Oxfam is hoping to reach 400,000 people with clean water, sanitation kits and hygiene supplies. The agency is responding now and will also help boost recovery over the long-term.
The international agency is trucking water and installing tanks to help prevent the spread of water-borne diseases amongst the estimated 1 million people affected.
“This is the worst flooding in living memory and it’s likely to get worse as rivers and dams reach dangerous levels," said Oxfam’s Pakistan Director Neva Khan. "Whole villages have been swept away and villages south of the devastated area in Sindh may be hit in the coming days.
“Huge swathes of the country are under an ocean of contaminated water. The risk of water-borne disease is high if we do not act fast. We are going to be providing hundreds of thousands of people with clean water and building emergency toilets. We are moving fast with supplies we had ready for such an emergency in-country.”
People in the Swat Valley in Northern Pakistan hit by the catastrophic floods were only just recovering from the conflict that forced them from their homes last year, Khan said.
"We are now in a race against time to avert a public health disaster. The countryside is drowning in an ocean of contaminated water. The very young are at risk of going down with severe diarrhea. Given the lack of food, the displacement and their vulnerability, a bout of diarrhoea could be a death sentence.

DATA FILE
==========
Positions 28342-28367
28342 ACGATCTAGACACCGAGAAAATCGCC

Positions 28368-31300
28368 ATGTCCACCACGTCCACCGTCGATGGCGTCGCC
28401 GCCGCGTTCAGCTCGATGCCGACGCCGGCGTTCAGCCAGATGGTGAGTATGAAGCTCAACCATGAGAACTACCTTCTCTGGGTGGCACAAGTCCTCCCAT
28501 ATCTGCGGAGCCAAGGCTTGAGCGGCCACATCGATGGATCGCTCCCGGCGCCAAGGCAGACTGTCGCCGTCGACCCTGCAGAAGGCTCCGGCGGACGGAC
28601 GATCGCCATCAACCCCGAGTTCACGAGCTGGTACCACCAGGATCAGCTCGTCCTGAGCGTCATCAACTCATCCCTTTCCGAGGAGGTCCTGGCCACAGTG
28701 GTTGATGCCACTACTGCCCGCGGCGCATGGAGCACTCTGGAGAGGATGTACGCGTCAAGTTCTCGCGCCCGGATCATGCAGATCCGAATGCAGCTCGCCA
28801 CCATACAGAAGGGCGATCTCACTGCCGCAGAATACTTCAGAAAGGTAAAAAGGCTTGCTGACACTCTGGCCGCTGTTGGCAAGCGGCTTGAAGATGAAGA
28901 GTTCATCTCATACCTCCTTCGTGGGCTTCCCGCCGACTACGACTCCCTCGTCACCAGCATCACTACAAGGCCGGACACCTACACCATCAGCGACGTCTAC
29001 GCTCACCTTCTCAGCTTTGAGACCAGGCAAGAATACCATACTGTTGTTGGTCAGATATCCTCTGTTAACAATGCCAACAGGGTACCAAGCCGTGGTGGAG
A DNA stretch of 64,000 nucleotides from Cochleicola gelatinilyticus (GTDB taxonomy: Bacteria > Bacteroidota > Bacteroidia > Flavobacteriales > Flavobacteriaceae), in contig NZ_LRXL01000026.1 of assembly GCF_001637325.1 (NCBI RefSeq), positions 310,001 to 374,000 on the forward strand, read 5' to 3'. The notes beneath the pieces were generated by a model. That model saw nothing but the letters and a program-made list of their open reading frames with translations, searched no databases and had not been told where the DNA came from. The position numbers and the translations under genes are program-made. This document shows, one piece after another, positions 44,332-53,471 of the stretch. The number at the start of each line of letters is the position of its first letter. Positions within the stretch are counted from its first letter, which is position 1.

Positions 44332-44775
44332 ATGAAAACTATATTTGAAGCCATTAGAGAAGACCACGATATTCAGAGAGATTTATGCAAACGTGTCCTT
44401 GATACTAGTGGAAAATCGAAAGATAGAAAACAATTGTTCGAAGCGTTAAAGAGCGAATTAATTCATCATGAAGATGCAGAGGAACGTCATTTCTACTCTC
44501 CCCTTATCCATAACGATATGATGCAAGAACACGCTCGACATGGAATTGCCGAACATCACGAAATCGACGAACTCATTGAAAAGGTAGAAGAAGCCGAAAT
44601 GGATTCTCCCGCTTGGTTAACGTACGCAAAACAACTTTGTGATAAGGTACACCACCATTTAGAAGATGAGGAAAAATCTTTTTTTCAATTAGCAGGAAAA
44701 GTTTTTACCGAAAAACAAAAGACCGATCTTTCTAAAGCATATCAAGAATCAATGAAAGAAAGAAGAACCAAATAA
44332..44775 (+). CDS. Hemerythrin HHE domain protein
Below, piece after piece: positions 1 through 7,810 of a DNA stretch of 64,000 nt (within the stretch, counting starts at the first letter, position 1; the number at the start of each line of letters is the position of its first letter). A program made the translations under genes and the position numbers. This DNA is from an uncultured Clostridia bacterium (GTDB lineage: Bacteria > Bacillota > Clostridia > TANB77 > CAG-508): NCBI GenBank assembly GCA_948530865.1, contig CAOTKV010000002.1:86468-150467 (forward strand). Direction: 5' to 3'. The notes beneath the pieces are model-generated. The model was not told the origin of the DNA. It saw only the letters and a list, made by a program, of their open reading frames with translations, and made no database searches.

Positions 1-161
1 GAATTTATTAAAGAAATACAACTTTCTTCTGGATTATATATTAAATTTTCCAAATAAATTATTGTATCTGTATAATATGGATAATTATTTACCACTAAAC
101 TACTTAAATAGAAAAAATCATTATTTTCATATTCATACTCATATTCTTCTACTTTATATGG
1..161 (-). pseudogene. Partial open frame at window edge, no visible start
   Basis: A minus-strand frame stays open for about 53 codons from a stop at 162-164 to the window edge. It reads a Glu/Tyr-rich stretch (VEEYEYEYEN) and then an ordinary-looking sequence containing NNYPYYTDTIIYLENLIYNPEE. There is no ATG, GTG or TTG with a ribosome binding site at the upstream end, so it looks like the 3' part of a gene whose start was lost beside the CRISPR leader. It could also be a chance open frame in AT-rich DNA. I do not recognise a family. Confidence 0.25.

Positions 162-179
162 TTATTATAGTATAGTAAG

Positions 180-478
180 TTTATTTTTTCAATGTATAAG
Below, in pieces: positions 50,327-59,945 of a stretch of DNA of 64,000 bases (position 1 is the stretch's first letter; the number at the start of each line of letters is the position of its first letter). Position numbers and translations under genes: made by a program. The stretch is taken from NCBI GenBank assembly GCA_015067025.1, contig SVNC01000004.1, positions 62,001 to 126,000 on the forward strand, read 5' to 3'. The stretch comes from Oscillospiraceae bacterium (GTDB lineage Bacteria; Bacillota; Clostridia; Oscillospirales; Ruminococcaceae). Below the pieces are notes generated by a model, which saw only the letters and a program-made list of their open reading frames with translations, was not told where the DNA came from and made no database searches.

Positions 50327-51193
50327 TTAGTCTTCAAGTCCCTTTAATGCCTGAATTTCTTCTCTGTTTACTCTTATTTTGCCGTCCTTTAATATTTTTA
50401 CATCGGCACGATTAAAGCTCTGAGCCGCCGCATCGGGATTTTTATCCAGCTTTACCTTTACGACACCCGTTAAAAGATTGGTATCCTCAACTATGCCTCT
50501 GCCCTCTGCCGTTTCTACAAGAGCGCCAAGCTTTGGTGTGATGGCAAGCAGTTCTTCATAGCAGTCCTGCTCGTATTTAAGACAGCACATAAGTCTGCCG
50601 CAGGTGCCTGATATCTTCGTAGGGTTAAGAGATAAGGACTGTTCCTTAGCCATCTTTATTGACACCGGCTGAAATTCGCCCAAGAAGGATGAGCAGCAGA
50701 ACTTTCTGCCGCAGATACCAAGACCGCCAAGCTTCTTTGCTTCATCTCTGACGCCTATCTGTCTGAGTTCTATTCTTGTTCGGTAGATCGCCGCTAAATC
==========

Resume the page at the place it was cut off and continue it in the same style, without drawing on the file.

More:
“Oxfam is particularly worried about families in the Swat Valley because people were only just recovering from the crisis last year. People were forced to flee their homes to escape conflict and had just started to return home and rebuild some sense of normalcy – and then this happened. The floods are catastrophic.
“Those affected were already vulnerable and mostly poor and now they’ve been made homeless and in need of help once again.
“People desperately need clean water, food, shelter and healthcare.
“We had contingency supplies in country so were able to respond very quickly but lack of electricity is causing us real problems. We’re not able to pump water off the mains so have supplied generators and are doing quick fix repairs to water systems that have been destroyed.”
“The rains are very heavy indeed. Whenever it rains the levels rise so fast.
“There are queues and queues of people waiting for clean drinking water. Oxfam is trucking water in mobile water tanks to reach people who have been living in contaminated sludge for days.”
“Our staff and partners have years of experience providing relief in the most difficult emergencies and we are already there working round the clock to reach those cut off from help,” Khan said.
You can help Oxfam Canada provide assistance to people affected by disasters like the floods in Pakistan by donating to our Emergency Response Fund. Our Emergency Response Fund enables us to take action the moment a major disaster hits around the world.